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Neurodata Without Borders Project Hosts User/Developer Hackathons

June 3, 2019

A workshop sponsored by the Neurodata Without Borders: Neurophysiology project (NWB:N) brought together the experimental neurophysiology community to further the adoption and development of NWB:N, the NWB:N software libraries, and the scientific workflows that rely on NWB:N. The 6th NWB:N Developer Hackathon and User Days event was held May 13-16 at the HHMI Janelia Research Campus in Ashburn, VA. Attending from Lawrence Berkeley National Laboratory were Oliver Ruebel, Andrew Tritt, and Ryan Ly from the Computational Research Division, Vyassa Baratham with the Neural Systems and Data Science Lab at Berkeley Lab, as well as Ben Dichter who is working as a consultant with Berkeley Lab.


Some 43 users and developers from 29 different major labs and research institutions attended the recent NWB:N hackathon.


NWB:N is an effort to standardize the description and storage of neurophysiology data and metadata by enabling data sharing and reuse and reducing barriers to applying data analytics within and across research facilities.

During the hackathon, 43 users and developers from 29 different major labs and research institutions attended the event, where they exchanged ideas and best practices for using NWB:N and the libraries, shared NWB:N based tools, discussed common needs, solved bugs, made feature requests, and brainstormed about future funding and collaboration. The event also gave NWB:N developers and users the opportunity to interact and facilitate communication, gather requirements, and train users.

"With the recent release of NWB:N 2.0 in January, the hackathon was central to allow us to engage with new users and developers,” said Reubel, who, along with Dichter, organized the meeting. “The event helped give the community a lot of cohesion and momentum and is an exciting sign for future developments."                                     

The first two days of the meeting focused on user training and use cases, while the second two days focused on core development. For the user days program, the hackathon brought together experts from the neuroscience research community to learn about NWB:N and to work on projects towards adoption of NWB:N for their lab’s data sharing and analysis needs. Users worked on integrating data from 14+ different labs and institutions with NWB:N, involving data from a broad range of data modalities, including electrophysiology (extracellular recordings, intracellular recordings, and electrocorticography), optophysiology (2-photon imaging, fluorescent wide-field images, etc.), behavioral data, processed data (e.g., from spike sorting), neural simulations (using NEURON software), stimulus data, and trial-based data. The user projects also included data from a number of different model species, such as mice, rats, monkeys, and humans.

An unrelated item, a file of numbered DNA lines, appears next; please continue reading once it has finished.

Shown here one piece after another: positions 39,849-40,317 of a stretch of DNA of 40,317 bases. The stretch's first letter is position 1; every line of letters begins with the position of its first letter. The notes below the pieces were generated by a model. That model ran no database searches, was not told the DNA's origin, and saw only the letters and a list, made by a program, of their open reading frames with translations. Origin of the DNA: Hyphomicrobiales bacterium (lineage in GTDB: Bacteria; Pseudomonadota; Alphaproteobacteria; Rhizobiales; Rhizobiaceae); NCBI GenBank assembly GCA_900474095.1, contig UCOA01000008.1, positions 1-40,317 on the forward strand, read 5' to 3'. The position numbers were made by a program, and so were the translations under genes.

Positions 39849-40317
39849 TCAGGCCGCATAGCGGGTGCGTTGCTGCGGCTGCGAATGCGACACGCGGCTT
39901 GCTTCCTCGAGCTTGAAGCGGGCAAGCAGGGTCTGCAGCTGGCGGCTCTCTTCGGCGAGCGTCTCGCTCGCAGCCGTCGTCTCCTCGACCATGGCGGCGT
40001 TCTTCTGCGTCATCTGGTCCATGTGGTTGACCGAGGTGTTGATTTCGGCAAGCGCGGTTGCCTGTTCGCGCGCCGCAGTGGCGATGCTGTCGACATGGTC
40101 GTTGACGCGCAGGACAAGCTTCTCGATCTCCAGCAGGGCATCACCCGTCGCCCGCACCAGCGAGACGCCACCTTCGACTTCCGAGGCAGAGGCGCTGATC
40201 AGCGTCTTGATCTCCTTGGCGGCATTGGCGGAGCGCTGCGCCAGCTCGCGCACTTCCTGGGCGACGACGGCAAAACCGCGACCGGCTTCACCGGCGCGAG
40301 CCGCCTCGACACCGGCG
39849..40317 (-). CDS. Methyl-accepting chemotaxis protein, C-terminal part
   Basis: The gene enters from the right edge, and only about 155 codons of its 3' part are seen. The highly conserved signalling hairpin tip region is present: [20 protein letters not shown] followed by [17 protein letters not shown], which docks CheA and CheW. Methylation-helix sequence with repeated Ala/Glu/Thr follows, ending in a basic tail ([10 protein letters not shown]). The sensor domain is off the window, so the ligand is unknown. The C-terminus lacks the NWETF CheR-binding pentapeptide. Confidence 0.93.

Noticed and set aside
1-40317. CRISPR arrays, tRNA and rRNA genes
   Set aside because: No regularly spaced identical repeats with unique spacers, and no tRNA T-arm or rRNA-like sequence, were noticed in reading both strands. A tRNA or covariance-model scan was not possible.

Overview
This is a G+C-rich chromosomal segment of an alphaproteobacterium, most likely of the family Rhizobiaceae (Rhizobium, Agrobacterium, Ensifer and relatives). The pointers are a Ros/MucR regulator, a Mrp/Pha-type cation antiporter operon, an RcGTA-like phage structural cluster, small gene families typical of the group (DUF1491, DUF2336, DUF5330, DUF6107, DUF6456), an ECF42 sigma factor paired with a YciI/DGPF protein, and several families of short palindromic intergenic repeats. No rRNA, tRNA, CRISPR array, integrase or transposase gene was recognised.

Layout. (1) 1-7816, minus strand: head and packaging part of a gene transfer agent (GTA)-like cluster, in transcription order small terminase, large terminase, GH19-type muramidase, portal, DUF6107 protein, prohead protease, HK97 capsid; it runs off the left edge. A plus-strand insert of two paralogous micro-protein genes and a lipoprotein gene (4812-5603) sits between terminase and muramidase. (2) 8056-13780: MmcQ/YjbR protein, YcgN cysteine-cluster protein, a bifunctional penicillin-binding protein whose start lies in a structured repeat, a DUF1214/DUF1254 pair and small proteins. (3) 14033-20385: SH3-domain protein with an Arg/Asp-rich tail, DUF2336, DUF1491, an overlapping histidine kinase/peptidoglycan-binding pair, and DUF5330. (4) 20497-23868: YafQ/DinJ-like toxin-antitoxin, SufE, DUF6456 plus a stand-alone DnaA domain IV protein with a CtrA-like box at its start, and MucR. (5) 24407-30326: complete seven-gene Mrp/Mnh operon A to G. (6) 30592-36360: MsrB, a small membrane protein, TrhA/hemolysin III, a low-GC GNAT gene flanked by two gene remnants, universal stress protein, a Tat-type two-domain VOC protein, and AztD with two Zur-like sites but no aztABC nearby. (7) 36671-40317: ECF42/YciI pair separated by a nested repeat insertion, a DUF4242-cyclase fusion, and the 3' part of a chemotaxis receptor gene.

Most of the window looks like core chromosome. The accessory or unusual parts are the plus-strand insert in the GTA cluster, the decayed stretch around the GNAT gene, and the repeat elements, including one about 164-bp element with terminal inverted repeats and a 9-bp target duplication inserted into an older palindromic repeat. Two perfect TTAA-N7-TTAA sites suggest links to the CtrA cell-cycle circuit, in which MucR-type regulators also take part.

During the developer days, developers from the neuroinformatics community worked to integrate NWB:N with data analysis, visualization, storage, and management tools as well as to discuss and design new features for NWB:N and build and improve core NWB:N infrastructure. This program focused on open hacking sessions to support interaction between developers and focused development combined with developer breakout sessions. The hackathon projects focused on integrating NWB:N with data analysis, visualization, storage, and management software and development and enhancement of core NWB:N technologies. The developers program saw substantial progress toward integration of NWB:N with important data analysis tools, including Brainstorm, CaImAn, RAVE, NWBWidgets, and the NWBExplorer as part of Open Source Brain. To enable users to more easily discover tools that support NWB:N, an Analysis and Visualization Tools page has been added to the NWB:N website.

"We have been working on NWB:N for over two years,” Tritt said. “It was exciting to see the enthusiasm of the user and developer community to use NWB:N."                                 

Several early adopters — including the Allen Institute for Brain Science, the FrankLab (UCSF), and Buzsaki Lab (NYU) — have already made first sets of NWB:N data files available to the public and several other labs have indicated plans for upcoming data releases in NWB:N 2.0 (see NWB:N Example Data website).                                

Development of NWB:N at Berkeley Lab is currently being supported via the NIH BRAIN Initiative grant 1R24MH116922-01 led by Ruebel, together with Lydia Ng from the Allen Institute for Brain Science. 

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